Illinois courts have developed rules for interpreting satisfaction clauses that require a classification.   Thus, satisfaction clauses in Illinois come in two categories:  those that make the exercise of discretion purely subjective and those that require the exercise of discretion according to objective factors.  Union League Club v. Blymyer Ice Mach. Co., 204 Ill. 117, 68 N.E. 409, 412-13 (1903);  Forman v. Benson, 112 Ill.App.3d 1070, 68 Ill.Dec. 629, 632, 446 N.E.2d 535, 538 (1983).   The first category includes satisfaction clauses invoking the feelings, taste or judgment of the party exercising discretion.  Forman, 68 Ill.Dec. at 632, 446 N.E.2d at 538;  see also Corbin, at § 646.   When a satisfaction clause conveys this sort of subjective discretion, it does not, however, remove all limitations on the exercise of discretion.   The party that has the right to act according to its personal judgment or within its sole discretion must still act in good faith.   Forman, 68 Ill.Dec. at 634, 446 N.E.2d at 540.

 On the other hand, a satisfaction clause may fall into the second category when it involves matters susceptible to objective evaluation;  mechanical utility is a stereotype of such matters.  Id. at 632, 446 N.E.2d at 538;  see also Corbin, at § 646.   When objective considerations control the exercise of discretion, the party to be satisfied must exercise its authority in a just and reasonable way.  Forman, 68 Ill.Dec. at 632, 446 N.E.2d at 538.

These rules do not apply easily to Paragraph 14.   By giving Hindman, Inc. “sole discretion,” this provision suggests that the consignment agreement had defined Hindman, Inc.'s authority subjectively.   The consignment agreement did not define any objective criteria that would control Hindman, Inc.'s exercise of judgment.   Nevertheless, the object of Hindman, Inc.'s discretion was not a purely subjective phenomenon like taste or feeling.   Rather, Hindman, Inc. had to evaluate risk, and demanding such an evaluation impliedly invoked rational analysis.   The Kohlers were not giving Hindman, Inc. a contract right to emulate Chicken Little.   Viewing all of these conditions together, the grant of “sole discretion” to assess risk is somewhat ambiguous as between objective and subjective satisfaction.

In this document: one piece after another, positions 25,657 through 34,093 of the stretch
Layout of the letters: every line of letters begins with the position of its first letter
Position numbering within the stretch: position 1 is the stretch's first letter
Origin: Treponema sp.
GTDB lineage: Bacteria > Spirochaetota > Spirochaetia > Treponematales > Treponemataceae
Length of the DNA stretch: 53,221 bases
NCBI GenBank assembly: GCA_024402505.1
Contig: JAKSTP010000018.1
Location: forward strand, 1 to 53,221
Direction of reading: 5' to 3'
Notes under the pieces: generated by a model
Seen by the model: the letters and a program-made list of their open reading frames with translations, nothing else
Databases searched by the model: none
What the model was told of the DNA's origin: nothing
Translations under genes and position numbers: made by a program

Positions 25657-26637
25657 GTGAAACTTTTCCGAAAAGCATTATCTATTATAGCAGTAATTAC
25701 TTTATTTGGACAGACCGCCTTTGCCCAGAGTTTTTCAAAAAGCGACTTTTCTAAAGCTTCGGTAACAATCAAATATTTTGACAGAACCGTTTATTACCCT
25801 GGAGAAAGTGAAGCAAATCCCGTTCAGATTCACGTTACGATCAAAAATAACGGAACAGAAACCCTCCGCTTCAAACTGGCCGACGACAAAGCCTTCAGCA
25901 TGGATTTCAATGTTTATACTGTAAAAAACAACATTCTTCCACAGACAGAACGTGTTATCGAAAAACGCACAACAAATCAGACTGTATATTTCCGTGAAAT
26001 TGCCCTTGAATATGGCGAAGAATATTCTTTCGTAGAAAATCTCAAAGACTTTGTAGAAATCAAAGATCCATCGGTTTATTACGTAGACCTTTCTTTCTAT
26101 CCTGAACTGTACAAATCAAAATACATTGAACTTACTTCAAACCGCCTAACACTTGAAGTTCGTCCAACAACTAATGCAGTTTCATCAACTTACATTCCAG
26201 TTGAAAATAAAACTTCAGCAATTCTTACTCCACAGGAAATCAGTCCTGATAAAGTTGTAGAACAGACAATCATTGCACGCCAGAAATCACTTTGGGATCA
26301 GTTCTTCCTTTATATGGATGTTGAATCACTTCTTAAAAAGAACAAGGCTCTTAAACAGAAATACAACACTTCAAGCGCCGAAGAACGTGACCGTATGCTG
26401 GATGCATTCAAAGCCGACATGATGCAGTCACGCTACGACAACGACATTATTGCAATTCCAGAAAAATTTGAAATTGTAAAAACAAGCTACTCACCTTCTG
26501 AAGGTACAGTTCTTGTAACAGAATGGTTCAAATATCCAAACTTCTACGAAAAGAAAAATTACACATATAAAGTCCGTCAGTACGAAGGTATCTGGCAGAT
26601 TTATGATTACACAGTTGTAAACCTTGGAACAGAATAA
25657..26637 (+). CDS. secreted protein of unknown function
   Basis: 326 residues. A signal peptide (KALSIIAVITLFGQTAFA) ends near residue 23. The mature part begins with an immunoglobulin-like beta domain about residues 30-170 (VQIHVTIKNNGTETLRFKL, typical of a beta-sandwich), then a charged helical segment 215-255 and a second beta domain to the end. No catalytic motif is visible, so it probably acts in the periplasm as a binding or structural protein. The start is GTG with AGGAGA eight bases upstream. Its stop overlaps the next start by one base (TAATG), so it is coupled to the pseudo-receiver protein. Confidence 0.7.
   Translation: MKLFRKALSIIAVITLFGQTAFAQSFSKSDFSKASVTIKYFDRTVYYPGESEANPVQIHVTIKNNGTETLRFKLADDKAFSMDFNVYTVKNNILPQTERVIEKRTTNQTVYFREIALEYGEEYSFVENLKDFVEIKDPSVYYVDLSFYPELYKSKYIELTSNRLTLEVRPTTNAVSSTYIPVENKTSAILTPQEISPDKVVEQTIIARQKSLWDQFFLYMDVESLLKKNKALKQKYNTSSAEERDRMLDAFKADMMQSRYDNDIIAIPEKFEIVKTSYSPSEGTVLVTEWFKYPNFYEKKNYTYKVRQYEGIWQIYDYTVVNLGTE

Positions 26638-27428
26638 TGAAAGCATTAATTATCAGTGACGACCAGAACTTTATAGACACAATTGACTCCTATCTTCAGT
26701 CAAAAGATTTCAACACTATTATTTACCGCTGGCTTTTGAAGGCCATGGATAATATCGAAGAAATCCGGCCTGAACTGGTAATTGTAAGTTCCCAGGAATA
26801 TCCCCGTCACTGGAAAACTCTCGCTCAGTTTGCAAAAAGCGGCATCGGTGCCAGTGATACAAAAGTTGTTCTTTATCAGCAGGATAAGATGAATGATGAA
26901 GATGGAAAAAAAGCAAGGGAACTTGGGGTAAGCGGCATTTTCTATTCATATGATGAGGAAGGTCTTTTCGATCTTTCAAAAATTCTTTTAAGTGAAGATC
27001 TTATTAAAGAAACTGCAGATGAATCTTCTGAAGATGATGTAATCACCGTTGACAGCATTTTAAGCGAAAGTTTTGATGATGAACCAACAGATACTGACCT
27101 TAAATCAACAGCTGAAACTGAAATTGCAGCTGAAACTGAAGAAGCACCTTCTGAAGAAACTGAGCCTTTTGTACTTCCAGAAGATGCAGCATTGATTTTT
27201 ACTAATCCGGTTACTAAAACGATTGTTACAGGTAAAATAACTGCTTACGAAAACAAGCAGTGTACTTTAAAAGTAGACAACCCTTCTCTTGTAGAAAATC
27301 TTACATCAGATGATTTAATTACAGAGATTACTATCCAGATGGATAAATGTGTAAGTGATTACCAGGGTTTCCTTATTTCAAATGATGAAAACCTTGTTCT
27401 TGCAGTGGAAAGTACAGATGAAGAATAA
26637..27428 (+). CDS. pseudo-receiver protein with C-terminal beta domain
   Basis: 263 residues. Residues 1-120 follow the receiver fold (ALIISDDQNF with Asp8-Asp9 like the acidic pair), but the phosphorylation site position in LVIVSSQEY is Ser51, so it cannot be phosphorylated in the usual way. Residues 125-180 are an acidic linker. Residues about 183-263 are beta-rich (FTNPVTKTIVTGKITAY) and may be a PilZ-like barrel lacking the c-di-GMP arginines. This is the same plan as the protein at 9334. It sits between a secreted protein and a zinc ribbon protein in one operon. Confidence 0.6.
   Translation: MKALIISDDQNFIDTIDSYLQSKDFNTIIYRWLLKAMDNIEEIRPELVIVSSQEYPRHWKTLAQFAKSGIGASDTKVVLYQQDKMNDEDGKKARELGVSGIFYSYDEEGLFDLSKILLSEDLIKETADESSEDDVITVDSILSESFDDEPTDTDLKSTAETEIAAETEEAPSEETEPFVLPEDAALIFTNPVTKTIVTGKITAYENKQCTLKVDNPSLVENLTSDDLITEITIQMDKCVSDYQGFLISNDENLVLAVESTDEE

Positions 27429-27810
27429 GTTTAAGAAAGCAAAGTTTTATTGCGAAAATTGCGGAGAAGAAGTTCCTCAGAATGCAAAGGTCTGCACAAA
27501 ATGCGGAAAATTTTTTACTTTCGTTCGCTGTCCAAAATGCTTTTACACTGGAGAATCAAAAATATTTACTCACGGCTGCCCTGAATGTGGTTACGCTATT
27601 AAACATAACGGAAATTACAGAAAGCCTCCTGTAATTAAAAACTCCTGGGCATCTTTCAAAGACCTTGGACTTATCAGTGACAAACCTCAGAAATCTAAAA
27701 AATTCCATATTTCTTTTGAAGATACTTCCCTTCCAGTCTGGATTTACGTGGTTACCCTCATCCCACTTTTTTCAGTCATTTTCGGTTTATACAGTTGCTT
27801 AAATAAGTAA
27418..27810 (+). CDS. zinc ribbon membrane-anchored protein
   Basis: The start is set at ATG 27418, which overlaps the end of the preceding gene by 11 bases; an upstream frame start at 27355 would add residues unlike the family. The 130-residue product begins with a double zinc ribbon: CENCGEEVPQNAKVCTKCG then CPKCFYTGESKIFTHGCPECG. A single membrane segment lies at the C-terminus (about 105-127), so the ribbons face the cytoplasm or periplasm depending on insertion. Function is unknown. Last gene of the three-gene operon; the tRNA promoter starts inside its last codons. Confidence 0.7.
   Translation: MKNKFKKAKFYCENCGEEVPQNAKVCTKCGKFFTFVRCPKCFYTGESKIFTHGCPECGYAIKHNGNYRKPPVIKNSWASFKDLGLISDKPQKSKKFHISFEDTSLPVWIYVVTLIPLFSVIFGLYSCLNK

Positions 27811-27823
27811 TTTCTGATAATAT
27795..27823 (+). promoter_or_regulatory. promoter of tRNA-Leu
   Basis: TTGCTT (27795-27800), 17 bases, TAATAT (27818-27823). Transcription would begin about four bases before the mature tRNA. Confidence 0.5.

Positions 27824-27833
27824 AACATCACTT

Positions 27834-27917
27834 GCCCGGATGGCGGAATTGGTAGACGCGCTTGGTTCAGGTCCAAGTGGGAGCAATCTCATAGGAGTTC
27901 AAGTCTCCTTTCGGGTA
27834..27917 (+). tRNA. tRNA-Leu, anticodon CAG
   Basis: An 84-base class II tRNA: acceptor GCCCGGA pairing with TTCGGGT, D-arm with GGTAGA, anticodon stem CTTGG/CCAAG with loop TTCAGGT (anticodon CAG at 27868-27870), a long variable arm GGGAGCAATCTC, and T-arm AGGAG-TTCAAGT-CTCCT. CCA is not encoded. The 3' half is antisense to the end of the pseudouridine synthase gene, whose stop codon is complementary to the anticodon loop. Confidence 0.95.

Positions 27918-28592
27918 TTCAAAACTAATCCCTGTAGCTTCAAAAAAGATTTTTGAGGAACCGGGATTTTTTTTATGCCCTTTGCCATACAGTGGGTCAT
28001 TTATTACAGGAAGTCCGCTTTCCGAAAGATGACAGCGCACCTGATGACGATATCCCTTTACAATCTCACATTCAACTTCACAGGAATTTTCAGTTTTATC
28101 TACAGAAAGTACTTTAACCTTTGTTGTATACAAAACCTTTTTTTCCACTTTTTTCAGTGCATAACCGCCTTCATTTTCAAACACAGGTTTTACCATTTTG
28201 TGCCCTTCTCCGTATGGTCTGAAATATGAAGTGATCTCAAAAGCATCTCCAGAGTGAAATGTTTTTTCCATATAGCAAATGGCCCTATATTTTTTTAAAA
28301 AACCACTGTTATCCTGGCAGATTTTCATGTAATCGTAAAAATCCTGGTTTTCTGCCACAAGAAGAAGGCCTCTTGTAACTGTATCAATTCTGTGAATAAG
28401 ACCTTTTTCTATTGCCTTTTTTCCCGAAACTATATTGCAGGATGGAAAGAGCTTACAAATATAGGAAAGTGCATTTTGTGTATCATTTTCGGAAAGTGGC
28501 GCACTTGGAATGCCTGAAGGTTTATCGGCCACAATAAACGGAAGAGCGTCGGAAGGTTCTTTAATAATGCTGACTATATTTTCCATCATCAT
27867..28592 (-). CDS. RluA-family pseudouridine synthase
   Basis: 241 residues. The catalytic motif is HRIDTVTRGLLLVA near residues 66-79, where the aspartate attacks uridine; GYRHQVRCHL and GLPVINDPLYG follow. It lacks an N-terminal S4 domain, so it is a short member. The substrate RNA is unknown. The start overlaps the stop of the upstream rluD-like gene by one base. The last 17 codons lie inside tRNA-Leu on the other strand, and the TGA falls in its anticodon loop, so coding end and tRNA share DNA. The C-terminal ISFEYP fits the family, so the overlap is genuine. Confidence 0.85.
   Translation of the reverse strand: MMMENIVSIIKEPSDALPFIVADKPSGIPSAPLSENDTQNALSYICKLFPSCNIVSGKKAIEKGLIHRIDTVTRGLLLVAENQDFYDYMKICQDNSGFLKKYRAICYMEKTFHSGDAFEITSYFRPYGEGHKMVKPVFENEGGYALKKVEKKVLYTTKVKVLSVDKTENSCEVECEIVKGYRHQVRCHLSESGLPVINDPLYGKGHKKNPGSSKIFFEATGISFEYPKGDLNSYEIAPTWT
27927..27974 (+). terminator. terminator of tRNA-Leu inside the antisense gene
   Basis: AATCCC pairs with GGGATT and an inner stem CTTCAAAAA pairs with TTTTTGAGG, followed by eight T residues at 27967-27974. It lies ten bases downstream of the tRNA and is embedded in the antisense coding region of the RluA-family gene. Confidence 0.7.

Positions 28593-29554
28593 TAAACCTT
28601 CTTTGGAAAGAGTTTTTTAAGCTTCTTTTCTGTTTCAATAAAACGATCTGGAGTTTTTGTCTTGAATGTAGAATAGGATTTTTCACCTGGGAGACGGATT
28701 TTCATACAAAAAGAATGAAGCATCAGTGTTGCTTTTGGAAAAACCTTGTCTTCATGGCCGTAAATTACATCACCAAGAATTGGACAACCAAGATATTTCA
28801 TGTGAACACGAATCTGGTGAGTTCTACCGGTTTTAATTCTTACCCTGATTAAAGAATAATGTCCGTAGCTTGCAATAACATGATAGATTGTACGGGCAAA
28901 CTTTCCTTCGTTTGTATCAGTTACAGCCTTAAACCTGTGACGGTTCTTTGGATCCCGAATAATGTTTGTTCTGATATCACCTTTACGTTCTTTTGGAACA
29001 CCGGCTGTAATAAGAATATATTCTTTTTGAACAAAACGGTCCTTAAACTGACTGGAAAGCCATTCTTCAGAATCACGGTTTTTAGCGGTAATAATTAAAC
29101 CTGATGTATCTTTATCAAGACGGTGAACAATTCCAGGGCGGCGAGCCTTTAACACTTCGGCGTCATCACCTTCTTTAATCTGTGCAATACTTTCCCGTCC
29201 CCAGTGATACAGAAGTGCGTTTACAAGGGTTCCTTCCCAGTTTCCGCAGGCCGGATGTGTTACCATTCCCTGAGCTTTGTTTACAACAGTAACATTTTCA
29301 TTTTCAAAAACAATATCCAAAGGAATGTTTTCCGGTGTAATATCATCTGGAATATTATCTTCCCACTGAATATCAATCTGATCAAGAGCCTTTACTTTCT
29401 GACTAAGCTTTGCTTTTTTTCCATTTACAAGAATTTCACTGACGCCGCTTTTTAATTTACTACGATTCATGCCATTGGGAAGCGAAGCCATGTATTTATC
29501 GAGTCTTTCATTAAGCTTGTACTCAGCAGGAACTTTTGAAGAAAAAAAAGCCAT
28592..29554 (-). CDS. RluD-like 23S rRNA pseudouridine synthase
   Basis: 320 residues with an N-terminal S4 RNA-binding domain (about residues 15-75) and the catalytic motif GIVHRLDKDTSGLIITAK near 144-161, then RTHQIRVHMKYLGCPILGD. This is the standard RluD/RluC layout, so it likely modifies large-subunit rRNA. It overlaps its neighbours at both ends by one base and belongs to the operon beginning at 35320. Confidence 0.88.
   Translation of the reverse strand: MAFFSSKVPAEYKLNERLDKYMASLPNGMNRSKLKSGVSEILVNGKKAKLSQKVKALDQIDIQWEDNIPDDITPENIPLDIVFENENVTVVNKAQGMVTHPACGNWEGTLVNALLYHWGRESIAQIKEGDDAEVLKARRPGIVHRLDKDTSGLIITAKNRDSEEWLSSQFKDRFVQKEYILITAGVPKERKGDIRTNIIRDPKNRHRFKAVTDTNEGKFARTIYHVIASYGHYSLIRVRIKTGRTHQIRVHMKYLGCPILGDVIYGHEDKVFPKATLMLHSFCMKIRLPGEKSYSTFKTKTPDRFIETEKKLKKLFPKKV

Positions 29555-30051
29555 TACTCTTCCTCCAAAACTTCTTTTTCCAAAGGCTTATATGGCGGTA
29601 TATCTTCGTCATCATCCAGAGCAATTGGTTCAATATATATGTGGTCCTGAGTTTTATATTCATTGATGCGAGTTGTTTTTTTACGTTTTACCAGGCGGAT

Ultimately, for lack of objective criteria, we must conclude that Hindman, Inc.'s exercise of its authority is bounded only by its satisfaction as limited, of course, by good faith.   The principal factor leading us to this conclusion is the agreement's use of the phrase “sole discretion.”   This phrase denotes subjectivity.   Moreover, this conclusion corresponds with the theoretical understanding of contract bargaining.   The consignment agreement made the interests of the Kohlers and Hindman, Inc. largely coincident.   The Kohlers and Hindman, Inc. would each profit most from the same set of circumstances, namely the sale of the painting for the highest possible price.   Given this identity of interests, the Kohlers could trust Hindman, Inc.'s subjective decision-making.   For the purposes of analyzing the risk of liability, Hindman, Inc. and the Kohlers had the same perspective.   Therefore, the Kohlers did not have to hold Hindman, Inc. to some external standard as a means of making the auctioneer's interests coincide with its own.   At least in theory, it would be rational for the Kohlers to accept Hindman, Inc.'s good-faith subjective judgments as part of a bargain.   Because the language of the contract clearly implies that the Kohlers did trust Hindman, Inc.'s subjective judgment, we conclude the consignment agreement held the auctioneer to a subjective standard.